Democratic Congresswoman Diana DeGette spent time in her Colorado district last week — including the newly added South Jeffco areas — and she brought plenty of controversy with her.
DeGette fielded issues ranging from the legalization of marijuana to federal budget cuts, but gun control, which has been a hot topic at the federal level and at the Colorado statehouse, dominated the week’s headlines.
Much of South Jeffco was absorbed into the Denver-centric 1st Congressional District with redistricting in 2011. DeGette, who has represented the 1st District since 1996, is the chief deputy whip for the Democrats in the U.S. House, and the Colorado native has been a prominent voice in the debate over firearms restrictions.
DeGette said she wanted to make sure her new constituents in South Jeffco knew they could contact her with issues and concerns, and that she is planning events in the new parts of her district.
DeGette has been an outspoken participant in the gun control debate, and she is the primary sponsor of a bill that would limit ammunition magazines to only 10 rounds.
DeGette said that while more needs to be done to prevent mentally ill people from having access to firearms and to expand access to mental health services, she cites mass shootings like the Aurora theater massacre as a reason to ban high-capacity ammunition magazines.
“We also need to look at the weapons themselves. It’s like I say, that shooter in the Aurora theater — he had a 100-round magazine on that gun. He shot 70 people in 90 seconds, and it jammed,” DeGette said. “If it hadn’t jammed, he would have probably shot 100 people. The question is, ‘Is there something you can do with these weapons to keep them out of the hands of criminals and the mentally ill?’ “
But after a gun control forum in Denver last week, DeGette came under intense criticism when her comments about ammunition magazines indicated a lack of knowledge about their use and the fact that they can be reloaded. DeGette said her bill to ban high-capacity magazines eventually would solve the problem, as the magazines currently in circulation would be used and then disposed of.
But because most ammunition magazines can be reloaded with additional rounds, opponents of DeGette’s bill criticized her for sponsoring legislation without understanding the basics of the issue.
“The gun lobby takes every opportunity to intimidate, and attempt to silence, anyone who stands up to fight to make our families safer. They have done it for decades and this week, as I continued my pursuit of common-sense gun violence prevention, I found myself in their sights,” DeGette said. “While perhaps in-artfully stated in the moment of exchange, my position remains clear. If a high-capacity magazine ban is put in place, there would be a reduction of magazines in circulation, simply because they would no longer be available for lawful purchase. “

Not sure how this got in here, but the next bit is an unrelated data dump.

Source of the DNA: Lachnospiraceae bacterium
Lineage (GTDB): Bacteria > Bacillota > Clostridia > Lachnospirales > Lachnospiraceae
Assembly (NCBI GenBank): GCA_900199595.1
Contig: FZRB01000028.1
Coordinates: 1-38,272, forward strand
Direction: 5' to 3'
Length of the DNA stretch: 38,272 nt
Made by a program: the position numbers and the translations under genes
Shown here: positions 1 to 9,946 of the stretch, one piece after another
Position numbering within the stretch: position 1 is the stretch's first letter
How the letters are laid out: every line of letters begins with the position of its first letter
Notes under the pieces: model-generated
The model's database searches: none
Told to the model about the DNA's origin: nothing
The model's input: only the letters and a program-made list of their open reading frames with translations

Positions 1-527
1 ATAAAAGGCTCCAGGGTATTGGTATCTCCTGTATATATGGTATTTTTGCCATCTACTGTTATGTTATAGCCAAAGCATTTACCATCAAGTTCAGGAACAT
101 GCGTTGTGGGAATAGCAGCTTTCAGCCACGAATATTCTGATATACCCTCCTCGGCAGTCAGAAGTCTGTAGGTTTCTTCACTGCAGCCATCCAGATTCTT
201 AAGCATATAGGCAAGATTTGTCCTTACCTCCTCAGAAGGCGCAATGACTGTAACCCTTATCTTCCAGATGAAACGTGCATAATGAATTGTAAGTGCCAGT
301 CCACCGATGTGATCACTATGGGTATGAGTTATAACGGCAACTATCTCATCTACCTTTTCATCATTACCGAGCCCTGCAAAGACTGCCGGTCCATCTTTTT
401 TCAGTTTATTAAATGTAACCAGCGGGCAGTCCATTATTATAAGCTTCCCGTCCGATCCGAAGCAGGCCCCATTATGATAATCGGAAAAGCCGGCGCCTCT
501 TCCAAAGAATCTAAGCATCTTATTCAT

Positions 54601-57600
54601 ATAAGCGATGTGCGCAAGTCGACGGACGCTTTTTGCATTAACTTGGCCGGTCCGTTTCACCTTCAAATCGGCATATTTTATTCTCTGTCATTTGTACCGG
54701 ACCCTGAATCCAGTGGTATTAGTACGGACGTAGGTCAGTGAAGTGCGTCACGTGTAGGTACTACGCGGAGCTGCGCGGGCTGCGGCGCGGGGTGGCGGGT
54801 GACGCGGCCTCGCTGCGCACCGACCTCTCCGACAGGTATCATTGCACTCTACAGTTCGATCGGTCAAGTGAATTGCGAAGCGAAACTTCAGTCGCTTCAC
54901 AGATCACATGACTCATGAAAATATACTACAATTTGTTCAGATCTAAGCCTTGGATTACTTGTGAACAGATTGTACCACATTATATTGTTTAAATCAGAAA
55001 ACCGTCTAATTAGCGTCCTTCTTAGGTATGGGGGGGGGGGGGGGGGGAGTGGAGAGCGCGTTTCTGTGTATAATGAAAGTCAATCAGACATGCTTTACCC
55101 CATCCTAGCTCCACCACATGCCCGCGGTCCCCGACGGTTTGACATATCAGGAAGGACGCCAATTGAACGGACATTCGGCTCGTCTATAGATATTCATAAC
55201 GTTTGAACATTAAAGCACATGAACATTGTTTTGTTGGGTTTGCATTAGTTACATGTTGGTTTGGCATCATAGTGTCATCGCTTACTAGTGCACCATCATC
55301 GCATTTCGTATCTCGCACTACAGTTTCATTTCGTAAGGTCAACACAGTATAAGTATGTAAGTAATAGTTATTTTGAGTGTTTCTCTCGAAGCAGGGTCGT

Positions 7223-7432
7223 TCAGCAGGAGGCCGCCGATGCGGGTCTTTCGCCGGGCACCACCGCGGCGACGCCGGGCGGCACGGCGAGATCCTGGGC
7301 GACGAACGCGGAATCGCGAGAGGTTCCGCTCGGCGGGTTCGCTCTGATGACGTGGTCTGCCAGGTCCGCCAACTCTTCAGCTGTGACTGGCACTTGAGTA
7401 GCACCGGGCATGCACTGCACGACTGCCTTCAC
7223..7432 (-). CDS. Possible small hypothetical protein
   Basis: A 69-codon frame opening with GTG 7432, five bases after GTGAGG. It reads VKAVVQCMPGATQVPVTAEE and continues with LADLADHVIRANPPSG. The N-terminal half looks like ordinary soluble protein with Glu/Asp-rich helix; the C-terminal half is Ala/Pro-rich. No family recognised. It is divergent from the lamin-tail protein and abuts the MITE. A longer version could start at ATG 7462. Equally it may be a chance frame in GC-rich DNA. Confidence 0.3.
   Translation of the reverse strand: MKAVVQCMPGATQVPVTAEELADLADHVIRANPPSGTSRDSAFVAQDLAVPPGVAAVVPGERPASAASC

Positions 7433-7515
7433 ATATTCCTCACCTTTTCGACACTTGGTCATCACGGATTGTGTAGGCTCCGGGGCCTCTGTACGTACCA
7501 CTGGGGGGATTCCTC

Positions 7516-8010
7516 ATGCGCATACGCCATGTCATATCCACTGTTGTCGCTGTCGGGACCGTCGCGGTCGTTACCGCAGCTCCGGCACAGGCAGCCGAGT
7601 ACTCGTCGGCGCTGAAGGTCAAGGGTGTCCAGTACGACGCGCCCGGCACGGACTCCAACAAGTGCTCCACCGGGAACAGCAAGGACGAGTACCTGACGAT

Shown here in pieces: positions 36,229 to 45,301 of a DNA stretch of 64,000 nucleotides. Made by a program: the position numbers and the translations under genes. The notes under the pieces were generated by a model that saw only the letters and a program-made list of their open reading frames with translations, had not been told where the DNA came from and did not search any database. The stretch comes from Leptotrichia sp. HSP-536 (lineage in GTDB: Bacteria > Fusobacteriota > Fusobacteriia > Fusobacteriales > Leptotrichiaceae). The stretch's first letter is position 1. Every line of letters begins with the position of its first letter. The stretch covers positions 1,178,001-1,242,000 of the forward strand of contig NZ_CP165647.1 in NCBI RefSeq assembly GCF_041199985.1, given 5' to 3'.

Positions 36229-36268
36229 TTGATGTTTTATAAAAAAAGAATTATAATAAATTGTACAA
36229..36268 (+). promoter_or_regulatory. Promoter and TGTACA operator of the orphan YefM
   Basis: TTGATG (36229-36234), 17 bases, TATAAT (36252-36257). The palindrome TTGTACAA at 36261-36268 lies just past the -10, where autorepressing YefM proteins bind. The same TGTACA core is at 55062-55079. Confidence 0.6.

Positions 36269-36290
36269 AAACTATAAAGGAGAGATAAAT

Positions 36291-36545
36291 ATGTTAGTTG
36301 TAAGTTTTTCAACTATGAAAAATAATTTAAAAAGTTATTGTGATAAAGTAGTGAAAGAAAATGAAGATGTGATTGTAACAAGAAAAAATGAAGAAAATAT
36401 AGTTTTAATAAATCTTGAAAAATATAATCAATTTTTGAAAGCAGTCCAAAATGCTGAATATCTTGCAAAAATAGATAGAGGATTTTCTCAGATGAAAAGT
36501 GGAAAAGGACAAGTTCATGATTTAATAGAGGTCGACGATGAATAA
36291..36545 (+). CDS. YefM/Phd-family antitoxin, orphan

While DeGette said she believes a majority of Americans support restrictions such as universal background checks and limiting the capacity of ammunition magazines, there hasn’t been any meaningful resolutions passed on gun control because of the influence of the National Rifle Association in Washington, D.C.
“What has to happen is the regular citizens, the moms and dads of America, have to make this an issue and put the pressure on their elected officials,” DeGette said.
DeGette has been an outspoken opponent of automatic federal budget cuts known as “sequestration,” having voted against the measure requiring the reductions if Congress failed to reach agreement on spending cutbacks and tax increases.
“The sequester basically affects everything. I voted against the sequester. I was one of the few who did,” DeGette said.
DeGette points to millions in federal funds that Colorado is currently losing due to the automatic spending cuts that affect everything from education to childhood vaccines.
“We do need to balance the budget. I’m concerned about the deficit and the debt. But you can’t do it overnight, given the financial disaster,” DeGette said. “I would support sitting down in a bipartisan way.”
Any solution must include new revenues to go along with any cuts to social programs and federal entitlement payments, DeGette said.
DeGette for the past two years has sponsored a bill with Colorado Republican Mike Coffman that would let state laws supersede federal ones when it comes to the legality of marijuana.
Colorado residents voted last November to legalize possession of small amounts of recreational marijuana, after voting to legalize medical marijuana in 2010.
While the outlook for the bill isn’t good in the House, DeGette said, that might change if the federal government begins to crack down on states that have legalized marijuana.
“It’s kind of an edgy topic,” DeGette said. “States’ rights isn’t an edgy concept, but marijuana is a little edgy to people. What I think will happen is the bill will sit there and, if the federal government started to take any action against the states, then I think you’ll see some real interest in passing the legislation.”
Contact Ramsey Scott at email@example.com or 303-933-2233, ext. 22, and follow him on Twitter for breaking news @RamseyColumbine.